Officials in Chapel Hill, Carrboro, and Orange County are gearing up for another round of difficult budget talks—and although the economy may be on the rebound, County Manager Frank Clifton says local governments still have no more money to work with than they did five years ago.
“We’re at 2008 levels–and actually the county’s budget in 2008 (was) greater than it is today,” Clifton says. “That’s the reality: the tax base for the county is not much different today than it was in 2008.”
Still, Orange County officials say they’re hopeful they can get through another two-year budget cycle without raising property taxes.
“You have to balance (priorities) out,” says Orange County Commissioner Alice Gordon, “but I think going into the budget process, we’re going to try not to raise the general property tax rate.”
And while town governments too are anticipating some difficult budget decisions, officials in Carrboro say they’re also confident they can avoid raising taxes on residents this year.
“Just kind of speaking in generalities, our goal this year is to present a no-tax-increase budget,” says Carrboro Assistant Town Manager Matt Efird. “And the preliminary budget thus far does not include a tax increase.”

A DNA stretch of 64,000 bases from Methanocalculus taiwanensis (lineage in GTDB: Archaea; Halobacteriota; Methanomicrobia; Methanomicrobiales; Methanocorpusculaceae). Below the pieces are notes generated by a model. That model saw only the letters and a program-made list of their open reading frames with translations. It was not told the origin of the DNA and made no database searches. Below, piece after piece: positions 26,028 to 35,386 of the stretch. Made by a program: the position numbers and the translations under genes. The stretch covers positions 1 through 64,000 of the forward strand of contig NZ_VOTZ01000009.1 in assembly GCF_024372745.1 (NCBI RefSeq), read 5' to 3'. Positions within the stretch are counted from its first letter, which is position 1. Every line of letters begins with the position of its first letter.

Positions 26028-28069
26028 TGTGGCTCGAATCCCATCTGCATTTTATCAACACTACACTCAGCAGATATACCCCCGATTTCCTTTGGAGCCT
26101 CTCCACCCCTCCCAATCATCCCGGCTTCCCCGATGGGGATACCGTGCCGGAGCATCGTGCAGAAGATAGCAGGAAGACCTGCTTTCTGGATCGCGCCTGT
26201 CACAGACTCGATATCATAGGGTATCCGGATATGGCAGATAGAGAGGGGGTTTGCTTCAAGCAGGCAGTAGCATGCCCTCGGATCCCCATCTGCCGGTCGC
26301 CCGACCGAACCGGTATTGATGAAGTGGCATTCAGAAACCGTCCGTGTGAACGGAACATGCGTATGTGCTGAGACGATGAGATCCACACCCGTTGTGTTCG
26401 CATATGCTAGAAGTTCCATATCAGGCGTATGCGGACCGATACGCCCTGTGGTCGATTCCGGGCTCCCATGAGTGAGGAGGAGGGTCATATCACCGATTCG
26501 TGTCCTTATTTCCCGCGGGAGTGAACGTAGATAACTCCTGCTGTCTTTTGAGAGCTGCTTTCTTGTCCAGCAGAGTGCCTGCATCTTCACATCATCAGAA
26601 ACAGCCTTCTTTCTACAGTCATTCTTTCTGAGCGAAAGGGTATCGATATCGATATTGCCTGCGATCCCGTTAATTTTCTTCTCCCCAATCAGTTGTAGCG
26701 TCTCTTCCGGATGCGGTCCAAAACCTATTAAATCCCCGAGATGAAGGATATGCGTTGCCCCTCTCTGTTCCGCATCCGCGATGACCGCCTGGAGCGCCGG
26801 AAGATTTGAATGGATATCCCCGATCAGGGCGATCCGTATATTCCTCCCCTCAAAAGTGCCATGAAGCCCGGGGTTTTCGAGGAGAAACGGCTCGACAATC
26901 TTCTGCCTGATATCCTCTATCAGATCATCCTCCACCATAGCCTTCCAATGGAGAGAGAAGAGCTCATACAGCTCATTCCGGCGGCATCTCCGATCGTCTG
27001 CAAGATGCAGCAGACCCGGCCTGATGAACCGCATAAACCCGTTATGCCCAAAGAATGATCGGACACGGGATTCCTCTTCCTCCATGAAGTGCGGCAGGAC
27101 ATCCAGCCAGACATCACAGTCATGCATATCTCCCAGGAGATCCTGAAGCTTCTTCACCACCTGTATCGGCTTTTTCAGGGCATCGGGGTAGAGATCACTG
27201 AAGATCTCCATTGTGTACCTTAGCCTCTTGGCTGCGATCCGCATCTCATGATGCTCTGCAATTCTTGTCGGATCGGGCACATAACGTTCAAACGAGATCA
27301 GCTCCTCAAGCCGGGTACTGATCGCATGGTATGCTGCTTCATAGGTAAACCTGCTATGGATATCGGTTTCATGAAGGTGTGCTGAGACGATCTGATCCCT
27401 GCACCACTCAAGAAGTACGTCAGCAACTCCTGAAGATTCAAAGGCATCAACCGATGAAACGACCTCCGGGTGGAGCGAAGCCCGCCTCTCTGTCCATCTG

But it’s a different story in Chapel Hill, where officials are dealing with a variety of unique budget challenges—and as a result, Town Manager Roger Stancil says a tax increase may be unavoidable this year.
“I apparently used up all the rabbits in my hat sooner than Frank and Matt did,” he says. “But there is a brand new library open, and we have been saying for several years that operating that library at the same level that the community’s used to–that was equivalent to a penny on the tax rate. The community decided to close the landfill and we take our garbage somewhere else–we said from the very beginning, that was (another) penny on the tax rate (in) increased cost, for the Town of Chapel Hill to do that.”
Compounding that, Stancil says, is the possibility of an additional penny tax increase from Chapel Hill Transit as well.
While different local governments are expecting to make different decisions on the question of raising taxes, officials across the board agree that the coming budget talks are going to be difficult. Especially now that municipal governments have already streamlined their operations in previous budget cycles, Chapel Hill Town Council member Laurin Easthom says there’s no such thing as an easy cut.
“The services that we have in Chapel Hill exist because somebody wanted them,” she says. “And they’re useful services. So it makes it really tough on us to decide to chip away or cut–because we know it will affect a certain group, or everyone.”
And Carrboro Alderman Lydia Lavelle says she’s particularly concerned for municipal employees, who’ve gone without pay raises for years.
“We’ve done a good job of stipends or other things the last couple years,” she says, “but as far as cost-of-living (increases)…we’ve been struggling a little bit with the implementation of a living wage.”
Municipal governments will begin their budget discussions later this spring.
Clifton, Easthom, Efird, Gordon, Lavelle, and Stancil made those comments on Thursday during WCHL’s annual Community Forum.